Rethinking How We Study Abroad

Study Abroad

As a junior at Emerson College, I was lucky enough to get to spend a semester studying abroad in Europe with a small group of classmates. Our home base was a small village in the Netherlands, and our living quarters were an actual castle – double-moated, nonetheless – owned by the school. On weekends and weeklong breaks, we hopped on the Eurail and backpacked around various European cities, balancing museums with café-hopping.

Needless to say, this college study abroad experience changed my life. It opened my eyes to other ways of living beyond anything I’d seen at home. It was exciting, scary, humbling, and fascinating, and I returned forever changed.

Although this experience was undeniably powerful, a recent Good article by Manasa Yeturu made me wonder: what if I’d been given the opportunity to take it a step further? Instead of studying in classrooms during the week and exploring on the weekends, what if I could have incorporated the learning experience more directly into the traveling portion?

Better yet, imagine if these opportunities weren’t only available to college students or those fresh out of college, but if we could continue to grow in this way as working professionals?

Manasa, already a working professional at Good, decided to take a year to travel and “apprentice” with several carefully selected companies that align with her true passion and interest – working to empower low-income adolescent girls. Rather than interning, she is actively designing her own experience, and her assistance is mutually beneficial to both her and the companies. She calls it “a year of ‘learn + do,’” and Good seems to be sponsoring her mission.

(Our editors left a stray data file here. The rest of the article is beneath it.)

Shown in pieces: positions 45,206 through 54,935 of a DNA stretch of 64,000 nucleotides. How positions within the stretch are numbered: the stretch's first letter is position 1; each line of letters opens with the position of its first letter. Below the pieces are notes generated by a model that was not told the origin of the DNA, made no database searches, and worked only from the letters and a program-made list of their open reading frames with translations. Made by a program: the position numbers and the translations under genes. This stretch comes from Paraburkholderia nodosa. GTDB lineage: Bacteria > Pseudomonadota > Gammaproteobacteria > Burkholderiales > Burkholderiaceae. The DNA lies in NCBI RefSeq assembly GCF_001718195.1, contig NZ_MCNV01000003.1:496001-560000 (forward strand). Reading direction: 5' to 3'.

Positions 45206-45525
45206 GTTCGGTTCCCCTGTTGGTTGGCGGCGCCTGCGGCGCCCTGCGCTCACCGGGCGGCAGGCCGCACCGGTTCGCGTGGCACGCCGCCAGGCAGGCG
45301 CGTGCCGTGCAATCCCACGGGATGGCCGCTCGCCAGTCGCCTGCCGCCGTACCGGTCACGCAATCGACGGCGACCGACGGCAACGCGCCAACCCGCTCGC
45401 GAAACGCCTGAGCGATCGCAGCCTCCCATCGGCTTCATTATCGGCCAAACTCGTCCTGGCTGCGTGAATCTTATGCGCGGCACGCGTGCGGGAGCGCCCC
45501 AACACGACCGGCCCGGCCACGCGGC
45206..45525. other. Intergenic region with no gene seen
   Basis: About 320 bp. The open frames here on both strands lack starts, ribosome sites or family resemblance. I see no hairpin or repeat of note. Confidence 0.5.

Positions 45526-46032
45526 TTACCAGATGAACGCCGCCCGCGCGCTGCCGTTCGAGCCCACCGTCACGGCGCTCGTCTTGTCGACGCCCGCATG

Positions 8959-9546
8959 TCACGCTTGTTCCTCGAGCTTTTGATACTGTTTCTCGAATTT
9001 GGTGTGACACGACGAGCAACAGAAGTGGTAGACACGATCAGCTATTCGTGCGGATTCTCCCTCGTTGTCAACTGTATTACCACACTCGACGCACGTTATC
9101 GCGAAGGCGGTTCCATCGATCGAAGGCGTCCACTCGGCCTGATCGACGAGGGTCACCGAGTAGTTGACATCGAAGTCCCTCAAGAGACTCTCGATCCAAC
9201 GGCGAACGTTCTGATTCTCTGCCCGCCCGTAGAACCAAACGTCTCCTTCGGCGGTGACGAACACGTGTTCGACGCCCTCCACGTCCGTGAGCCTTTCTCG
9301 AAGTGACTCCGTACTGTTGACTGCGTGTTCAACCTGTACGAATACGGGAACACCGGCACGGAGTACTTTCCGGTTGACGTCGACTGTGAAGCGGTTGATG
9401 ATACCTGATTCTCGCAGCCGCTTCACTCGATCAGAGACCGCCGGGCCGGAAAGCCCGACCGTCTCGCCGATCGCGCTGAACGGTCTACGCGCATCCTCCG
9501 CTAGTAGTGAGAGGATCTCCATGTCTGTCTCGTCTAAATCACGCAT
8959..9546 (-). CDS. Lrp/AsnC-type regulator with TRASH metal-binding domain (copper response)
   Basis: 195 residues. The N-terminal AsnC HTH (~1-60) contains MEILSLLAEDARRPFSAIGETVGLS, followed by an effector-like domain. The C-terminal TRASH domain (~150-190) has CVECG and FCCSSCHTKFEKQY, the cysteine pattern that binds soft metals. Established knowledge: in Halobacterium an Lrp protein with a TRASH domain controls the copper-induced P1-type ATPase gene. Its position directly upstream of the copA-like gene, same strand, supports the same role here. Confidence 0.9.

The way she sees it, rather than being taught theories in a classroom, many things simply have to be learned through experience. Getting your hands dirty and figuring out how to solve problems – and create and execute cohesive action plans around those solutions – often mean diving in head first and failing over and over before you succeed. So, rather than creating yet another start-up or taking on a project without support or experience behind it, the idea is to to first learn directly from those who are already in the game, while directly contributing to their mutual missions.

Of course, there is great value in doing things like studying abroad as I did, as well as in joining the Peace Corps, or working on an organic farm in exchange for room and board. For working professionals, a sabbatical, whether work-funded or personal, is another great direction for those in the position to do so. Even charity vacations give you an opportunity to learn on the short-term. But the idea of a professional apprenticeship that helps you travel the world seems like a great new and much-needed option for entrepreneurial and action-driven folks who are lucky enough to take on the challenge.

If you could take a year to learn in this way, what would you do?

Written By: Lorelei Plotczyk
Lorelei is a regular contributor to the Ashford University blog.

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